COPENHAGEN, Dec 7 (Reuters) - Danish freight forwarder DSV
is launching services to allow customers to track their
supply-chain emissions and pinpoint the potential for cuts, the
company said on Tuesday.
The global freight industry is currently on track to see its
greenhouse gas emissions rise by around a fifth by 2050, with
demand more than doubling over the next three decades, according
to the OECD's International Transport Forum.
Large companies are increasingly asking for help to cut
their emissions when moving goods globally, DSV said.
"We have always optimised our customers' supply chain with
regards to, for example, how many inventories they hold," its
Chief Executive Jens Bjorn Andersen told Reuters. "We can now
design this with CO2 reduction as the target."
DSV's new services include programmes to track CO2 emissions
and optimise supply chains to cut these, as well as access to
sustainable fuels and carbon offsetting.
"There is big demand from our customers, so it is also a
competitive parameter," Andersen said, declining to specify how
the new services would be priced.
With some 20,000 long-haul trucks on European roads every
day and million of warehouse square metres across the globe, DSV
handles everything from pallets of turf to resurface football
pitches to entire supply-chains for multinational companies.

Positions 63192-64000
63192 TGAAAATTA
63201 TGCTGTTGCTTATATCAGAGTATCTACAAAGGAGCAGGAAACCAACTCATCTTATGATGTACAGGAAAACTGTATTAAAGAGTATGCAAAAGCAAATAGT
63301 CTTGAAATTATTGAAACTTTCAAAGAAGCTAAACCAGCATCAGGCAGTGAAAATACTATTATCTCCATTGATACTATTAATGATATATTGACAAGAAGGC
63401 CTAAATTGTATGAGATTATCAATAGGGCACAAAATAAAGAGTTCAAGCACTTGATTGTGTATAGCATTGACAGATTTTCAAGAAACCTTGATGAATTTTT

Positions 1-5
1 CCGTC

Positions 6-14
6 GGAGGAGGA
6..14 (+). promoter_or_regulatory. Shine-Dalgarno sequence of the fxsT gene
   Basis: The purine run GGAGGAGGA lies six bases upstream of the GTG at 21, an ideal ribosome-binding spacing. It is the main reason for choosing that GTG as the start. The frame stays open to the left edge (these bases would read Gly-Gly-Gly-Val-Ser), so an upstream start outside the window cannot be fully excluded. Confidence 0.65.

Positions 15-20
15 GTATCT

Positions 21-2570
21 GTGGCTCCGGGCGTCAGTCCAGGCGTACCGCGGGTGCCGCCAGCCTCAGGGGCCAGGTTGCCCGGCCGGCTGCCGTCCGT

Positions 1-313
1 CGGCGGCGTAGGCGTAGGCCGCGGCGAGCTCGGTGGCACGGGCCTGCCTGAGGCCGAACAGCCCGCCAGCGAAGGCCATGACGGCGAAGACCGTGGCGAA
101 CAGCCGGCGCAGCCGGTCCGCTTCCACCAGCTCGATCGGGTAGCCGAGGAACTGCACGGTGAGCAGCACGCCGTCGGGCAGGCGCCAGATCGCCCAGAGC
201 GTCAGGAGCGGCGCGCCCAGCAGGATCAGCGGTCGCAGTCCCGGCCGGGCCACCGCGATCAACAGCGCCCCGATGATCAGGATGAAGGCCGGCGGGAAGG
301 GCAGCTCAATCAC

A key challenge will be bringing down road emissions, which
make up some 65% of total freight emissions.
While electric trucks would work for shorter distances,
green hydrogen - a fuel obtained by passing renewably produced
electricity through water to split the element from oxygen -
would be the solution for long-haul, Andersen said.
"Five years ago this was far-fetched, but now it's available
within a couple of years," he said, adding he expected the first
test drives of hydrogen trucks within two years.
Last year truckmakers including Daimler, Man
, Volvo, Ford and Scania, a unit of
Volkswagen AG's commercial vehicle arm Traton SE
, pledged https://www.acea.auto/files/acea-pik-joint-statement-the-transition-to-zero-emission-road-freight-trans.pdf
to stop sales of conventional diesel trucks by 2040.
(Reporting by Stine Jacobsen; Editing by Jan Harvey)